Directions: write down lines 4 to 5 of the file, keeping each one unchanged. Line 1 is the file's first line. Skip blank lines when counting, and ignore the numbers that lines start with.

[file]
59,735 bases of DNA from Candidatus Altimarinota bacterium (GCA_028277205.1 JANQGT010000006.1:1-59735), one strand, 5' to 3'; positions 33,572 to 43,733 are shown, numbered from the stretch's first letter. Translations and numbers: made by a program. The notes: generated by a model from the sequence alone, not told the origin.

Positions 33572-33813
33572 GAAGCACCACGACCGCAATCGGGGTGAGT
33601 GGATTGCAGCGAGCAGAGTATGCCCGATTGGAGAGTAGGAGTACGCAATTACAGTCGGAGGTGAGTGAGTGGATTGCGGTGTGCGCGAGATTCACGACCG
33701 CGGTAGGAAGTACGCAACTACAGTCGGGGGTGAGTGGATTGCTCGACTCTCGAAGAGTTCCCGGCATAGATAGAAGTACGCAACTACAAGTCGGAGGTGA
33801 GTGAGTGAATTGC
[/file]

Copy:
33601 GGATTGCAGCGAGCAGAGTATGCCCGATTGGAGAGTAGGAGTACGCAATTACAGTCGGAGGTGAGTGAGTGGATTGCGGTGTGCGCGAGATTCACGACCG
33701 CGGTAGGAAGTACGCAACTACAGTCGGGGGTGAGTGGATTGCTCGACTCTCGAAGAGTTCCCGGCATAGATAGAAGTACGCAACTACAAGTCGGAGGTGA